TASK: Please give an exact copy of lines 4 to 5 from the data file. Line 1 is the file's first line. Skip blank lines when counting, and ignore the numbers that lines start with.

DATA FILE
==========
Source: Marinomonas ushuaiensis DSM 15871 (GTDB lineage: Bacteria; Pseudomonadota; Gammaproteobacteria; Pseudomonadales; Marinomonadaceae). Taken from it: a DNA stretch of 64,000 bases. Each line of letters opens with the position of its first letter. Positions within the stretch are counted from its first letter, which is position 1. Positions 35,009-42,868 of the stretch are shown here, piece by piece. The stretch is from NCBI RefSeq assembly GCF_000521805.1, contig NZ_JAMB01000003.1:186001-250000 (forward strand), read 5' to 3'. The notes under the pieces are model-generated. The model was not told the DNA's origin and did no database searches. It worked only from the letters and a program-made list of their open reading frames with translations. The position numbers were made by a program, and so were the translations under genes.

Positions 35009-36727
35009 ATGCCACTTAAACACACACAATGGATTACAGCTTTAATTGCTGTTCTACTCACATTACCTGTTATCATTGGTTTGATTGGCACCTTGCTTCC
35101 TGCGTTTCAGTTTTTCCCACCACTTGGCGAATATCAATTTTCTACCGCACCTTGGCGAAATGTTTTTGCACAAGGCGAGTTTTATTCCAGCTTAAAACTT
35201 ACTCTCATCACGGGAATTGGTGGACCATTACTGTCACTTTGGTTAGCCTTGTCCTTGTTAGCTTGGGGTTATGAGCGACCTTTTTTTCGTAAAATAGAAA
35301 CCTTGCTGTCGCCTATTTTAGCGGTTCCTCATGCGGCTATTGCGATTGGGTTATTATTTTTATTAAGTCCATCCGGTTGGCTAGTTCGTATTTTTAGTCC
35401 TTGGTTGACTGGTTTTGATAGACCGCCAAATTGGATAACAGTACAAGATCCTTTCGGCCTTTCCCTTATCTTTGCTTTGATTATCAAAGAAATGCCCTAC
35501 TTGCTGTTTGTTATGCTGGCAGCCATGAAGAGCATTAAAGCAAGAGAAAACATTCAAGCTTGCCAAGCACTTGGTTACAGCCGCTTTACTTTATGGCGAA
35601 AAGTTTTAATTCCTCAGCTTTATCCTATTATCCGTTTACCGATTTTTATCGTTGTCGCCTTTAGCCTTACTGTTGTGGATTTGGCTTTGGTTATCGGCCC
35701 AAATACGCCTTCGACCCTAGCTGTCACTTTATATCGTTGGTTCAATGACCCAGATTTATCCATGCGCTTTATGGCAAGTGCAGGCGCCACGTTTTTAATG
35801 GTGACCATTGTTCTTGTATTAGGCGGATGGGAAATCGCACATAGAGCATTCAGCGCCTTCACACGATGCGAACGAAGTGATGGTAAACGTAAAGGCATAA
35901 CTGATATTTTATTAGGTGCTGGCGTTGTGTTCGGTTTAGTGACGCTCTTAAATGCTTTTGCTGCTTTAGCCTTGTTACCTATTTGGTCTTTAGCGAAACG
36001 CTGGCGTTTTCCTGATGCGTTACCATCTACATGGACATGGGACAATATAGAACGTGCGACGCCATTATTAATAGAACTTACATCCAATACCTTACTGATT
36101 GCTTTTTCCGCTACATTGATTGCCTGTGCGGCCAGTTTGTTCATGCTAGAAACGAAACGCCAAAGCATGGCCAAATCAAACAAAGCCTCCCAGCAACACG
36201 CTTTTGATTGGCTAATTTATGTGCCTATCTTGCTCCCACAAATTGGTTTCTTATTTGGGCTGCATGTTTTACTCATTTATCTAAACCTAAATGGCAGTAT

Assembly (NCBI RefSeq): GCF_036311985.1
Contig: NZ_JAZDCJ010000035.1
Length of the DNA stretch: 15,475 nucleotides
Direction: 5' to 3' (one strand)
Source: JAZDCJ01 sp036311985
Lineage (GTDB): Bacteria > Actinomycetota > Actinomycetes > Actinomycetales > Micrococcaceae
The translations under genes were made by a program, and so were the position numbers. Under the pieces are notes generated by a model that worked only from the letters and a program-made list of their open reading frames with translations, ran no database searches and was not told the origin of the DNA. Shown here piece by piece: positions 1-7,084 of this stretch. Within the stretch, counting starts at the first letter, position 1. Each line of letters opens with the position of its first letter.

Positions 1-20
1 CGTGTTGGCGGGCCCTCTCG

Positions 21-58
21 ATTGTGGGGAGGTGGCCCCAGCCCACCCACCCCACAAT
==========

35101 TGCGTTTCAGTTTTTCCCACCACTTGGCGAATATCAATTTTCTACCGCACCTTGGCGAAATGTTTTTGCACAAGGCGAGTTTTATTCCAGCTTAAAACTT
35201 ACTCTCATCACGGGAATTGGTGGACCATTACTGTCACTTTGGTTAGCCTTGTCCTTGTTAGCTTGGGGTTATGAGCGACCTTTTTTTCGTAAAATAGAAA